Do dogs have memories, even? How does a dog’s memory affect their lives in the short and long term?
You’ve probably noticed that your dog remembers you even after a long hospital stay or vacation. This may make you wonder about your dog’s memory.
This article will delve into dogs’ minds to understand how long dogs remember and what this means for our interactions with them. So keep reading to learn how your dog’s memory works!
If you live with a dog, you may believe they have good memories. After all, an obedience-trained dog remembers commands and hand signals.
However, the truth is slightly different.
Although it has been demonstrated that dogs have memories, researchers do not yet know the specifics, such as the extent to which dogs remember things.
So let’s start with the essential clarification – а dog’s memory span may be broken up into short and long-term memory.
Short-term Memory of Dogs
According to studies, dogs have a short-term memory span of around 27 seconds like humans and many other species.
So, please, do not rub the dog’s nose in its urine if it has urinated on the floor. Since the dog’s memory has no recall of actually urinating in the house, rubbing the dog’s nose will only create fear in the dog.
Suppose the negative reinforcement is not associated with a specific action immediately. In that case, the negativity will be related to whatever activity or object is closest to that reinforcement and then be imprinted in the dog’s brain.
This is also why we cannot and should not punish our dogs if they do something we don’t like.
Of course, this is true if there is a significant amount of time between our reaction and the occurrence – i.e., more than a few minutes.
Now back to the topic; how are things regarding long-term memory in dogs?
Long-term Memory of Dogs
The common belief is that dogs are unable to travel mentally back and forth in time as we do and are not thought to possess episodic memory – a capacity for long-term memory retention of events.
In other words, a dog’s memory is not the same as ours. As a result, we have a variety of methods for storing and recalling memories.
Episodic memory is our ability to ‘go back in time’ and recall information about events. A person’s episodic memory can be highly detailed, recalling everything from their 15th birthday to what they had for breakfast.
However, according to a recent study, dogs may have episodic memory, too; in other words, the ability to recall specific events from the past.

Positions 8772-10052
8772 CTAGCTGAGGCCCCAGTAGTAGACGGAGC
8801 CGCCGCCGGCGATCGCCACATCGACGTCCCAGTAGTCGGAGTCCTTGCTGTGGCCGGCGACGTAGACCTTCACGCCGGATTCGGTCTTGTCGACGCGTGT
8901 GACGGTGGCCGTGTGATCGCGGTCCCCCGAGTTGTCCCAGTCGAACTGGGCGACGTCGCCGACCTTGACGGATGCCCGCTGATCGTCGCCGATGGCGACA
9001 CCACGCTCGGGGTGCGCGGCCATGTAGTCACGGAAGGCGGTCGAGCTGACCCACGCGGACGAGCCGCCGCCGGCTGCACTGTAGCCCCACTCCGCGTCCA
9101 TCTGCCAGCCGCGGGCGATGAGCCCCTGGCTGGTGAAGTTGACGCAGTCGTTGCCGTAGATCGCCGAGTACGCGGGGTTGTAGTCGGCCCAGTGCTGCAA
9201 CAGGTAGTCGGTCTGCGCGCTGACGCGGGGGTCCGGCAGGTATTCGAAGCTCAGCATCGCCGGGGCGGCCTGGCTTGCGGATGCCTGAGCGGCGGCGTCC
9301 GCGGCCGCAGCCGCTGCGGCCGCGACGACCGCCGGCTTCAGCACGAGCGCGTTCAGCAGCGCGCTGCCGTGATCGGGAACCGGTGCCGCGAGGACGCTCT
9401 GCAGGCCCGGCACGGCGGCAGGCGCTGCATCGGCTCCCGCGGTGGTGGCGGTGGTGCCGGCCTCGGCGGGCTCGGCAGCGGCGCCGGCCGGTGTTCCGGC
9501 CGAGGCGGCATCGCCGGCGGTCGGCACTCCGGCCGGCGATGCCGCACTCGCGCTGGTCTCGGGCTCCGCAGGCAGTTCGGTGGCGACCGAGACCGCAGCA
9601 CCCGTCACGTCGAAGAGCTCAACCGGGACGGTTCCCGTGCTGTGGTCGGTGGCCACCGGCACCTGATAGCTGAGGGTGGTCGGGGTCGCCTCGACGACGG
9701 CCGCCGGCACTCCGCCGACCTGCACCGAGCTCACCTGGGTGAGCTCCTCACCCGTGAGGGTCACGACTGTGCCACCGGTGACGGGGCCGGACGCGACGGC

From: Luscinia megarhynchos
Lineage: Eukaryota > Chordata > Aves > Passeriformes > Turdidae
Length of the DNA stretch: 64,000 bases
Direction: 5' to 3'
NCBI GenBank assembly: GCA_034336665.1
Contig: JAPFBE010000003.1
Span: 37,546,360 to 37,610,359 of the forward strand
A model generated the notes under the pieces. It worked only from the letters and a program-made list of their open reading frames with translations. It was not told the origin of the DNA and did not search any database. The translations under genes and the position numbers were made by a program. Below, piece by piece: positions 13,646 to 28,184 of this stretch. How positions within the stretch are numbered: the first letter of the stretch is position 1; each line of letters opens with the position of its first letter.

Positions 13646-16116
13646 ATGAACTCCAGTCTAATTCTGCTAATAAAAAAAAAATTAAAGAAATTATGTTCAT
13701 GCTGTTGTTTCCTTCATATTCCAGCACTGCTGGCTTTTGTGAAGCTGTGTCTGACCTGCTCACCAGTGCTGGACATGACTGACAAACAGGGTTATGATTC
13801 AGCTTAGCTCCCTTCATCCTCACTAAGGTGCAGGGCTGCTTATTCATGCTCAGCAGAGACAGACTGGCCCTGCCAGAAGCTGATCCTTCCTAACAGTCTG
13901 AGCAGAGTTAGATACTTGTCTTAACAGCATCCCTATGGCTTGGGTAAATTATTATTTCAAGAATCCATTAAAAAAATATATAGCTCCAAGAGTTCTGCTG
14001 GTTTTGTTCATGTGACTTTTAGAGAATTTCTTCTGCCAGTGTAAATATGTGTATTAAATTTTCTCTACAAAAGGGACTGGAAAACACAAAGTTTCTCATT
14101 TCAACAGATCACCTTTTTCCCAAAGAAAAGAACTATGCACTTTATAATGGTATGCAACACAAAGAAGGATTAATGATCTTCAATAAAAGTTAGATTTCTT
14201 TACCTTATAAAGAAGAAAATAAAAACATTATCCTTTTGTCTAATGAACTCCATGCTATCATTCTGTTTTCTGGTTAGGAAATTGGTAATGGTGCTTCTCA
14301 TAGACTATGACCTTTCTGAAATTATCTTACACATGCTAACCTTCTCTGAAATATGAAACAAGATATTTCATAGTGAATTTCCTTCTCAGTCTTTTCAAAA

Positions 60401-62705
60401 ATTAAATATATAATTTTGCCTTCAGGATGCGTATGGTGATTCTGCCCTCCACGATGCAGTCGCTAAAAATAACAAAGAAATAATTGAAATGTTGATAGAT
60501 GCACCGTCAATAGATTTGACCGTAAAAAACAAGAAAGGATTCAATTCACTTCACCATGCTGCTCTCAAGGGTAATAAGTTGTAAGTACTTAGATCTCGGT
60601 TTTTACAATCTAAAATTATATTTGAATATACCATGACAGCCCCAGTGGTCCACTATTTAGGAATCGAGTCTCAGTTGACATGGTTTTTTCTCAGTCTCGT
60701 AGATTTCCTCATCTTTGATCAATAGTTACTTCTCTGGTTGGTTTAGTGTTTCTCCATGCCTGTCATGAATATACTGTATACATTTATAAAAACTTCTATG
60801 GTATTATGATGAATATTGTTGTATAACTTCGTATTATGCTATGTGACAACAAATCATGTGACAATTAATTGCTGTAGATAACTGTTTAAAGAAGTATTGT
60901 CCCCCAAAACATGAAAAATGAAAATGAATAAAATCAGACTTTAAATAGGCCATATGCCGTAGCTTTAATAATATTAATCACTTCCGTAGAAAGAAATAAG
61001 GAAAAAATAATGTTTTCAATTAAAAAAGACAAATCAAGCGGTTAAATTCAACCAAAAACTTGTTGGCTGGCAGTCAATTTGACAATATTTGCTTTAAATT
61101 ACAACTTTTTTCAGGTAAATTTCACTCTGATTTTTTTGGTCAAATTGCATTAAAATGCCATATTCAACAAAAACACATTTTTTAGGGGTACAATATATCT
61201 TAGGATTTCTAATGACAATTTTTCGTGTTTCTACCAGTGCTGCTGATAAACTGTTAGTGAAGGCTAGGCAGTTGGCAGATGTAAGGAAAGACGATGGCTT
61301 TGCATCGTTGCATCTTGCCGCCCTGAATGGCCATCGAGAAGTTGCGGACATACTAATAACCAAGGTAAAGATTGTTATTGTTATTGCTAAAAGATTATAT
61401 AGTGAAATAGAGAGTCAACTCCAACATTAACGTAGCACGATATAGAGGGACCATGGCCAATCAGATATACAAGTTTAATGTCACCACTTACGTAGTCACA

However, like humans, dogs benefit from associative memory, which allows them to remember things for longer periods. For example, they remember places, people, and things using associative memory.
Whether through smell, sight, or sound, your dog will use its senses to associate things with the people, places, actions, and things with which it interacts.
So, dogs remember people, places, and experiences based on their associations with them. Additionally, dogs also use long-term memories to help them remember tricks like rolling over on command.
On top of that, dogs’ memories can contain positive and negative associations.
For example, if you put on your sneakers before taking your dog for a walk, your dog will be excited every time you wear them. Your dog then associates those sneakers with going on a walk.
At the same time, negative associations can be stressful for your dog and cause anxiety.
As a result, your dog will use negative associations to protect themselves, whether from a trip to the vet or a run-in with a mean neighbor.
Will My Dog Remember Me after a Month or a Year?
We have to leave our furry friends from time to time. But unfortunately, there are just some places our pups can’t go, whether to work, school, or on vacation.
But as we leave, many of us will wonder if our dog will recognize us when we return home.
The answer is yes! According to scientific evidence, dogs can indefinitely store visual, olfactory, and auditory experiences in their brains.
Dogs may not remember specific events, but they will associate any gesture, movement, voice, or smell with you.
So, it’s safe to say that your dog will remember you even if you’re gone for two weeks, a month, or many years.
Consider the countless YouTube videos of soldiers returning home to their dogs after months, if not years, of deployment.
So, even if your face has changed or it’s been years since you’ve last seen your dog, your furry friend will remember how you smelled, associate it with positive reinforcement – how much you loved them, and be overjoyed to see you’ve returned!
Dogs always live in the present. They do not think about the past because they cannot even remember it most of the time.
But even if dogs do not have fond memories of the past, their recognition of the present serves as a good reminder to live in the moment and enjoy every experience you share.
Dogs may have short-term, episodic memory, but their associative memories stick with them longer.
So, while we do not fully comprehend how dogs’ brains function in terms of memory, they have an authentic way of leaving wonderful, lasting memories in their humans’ hearts.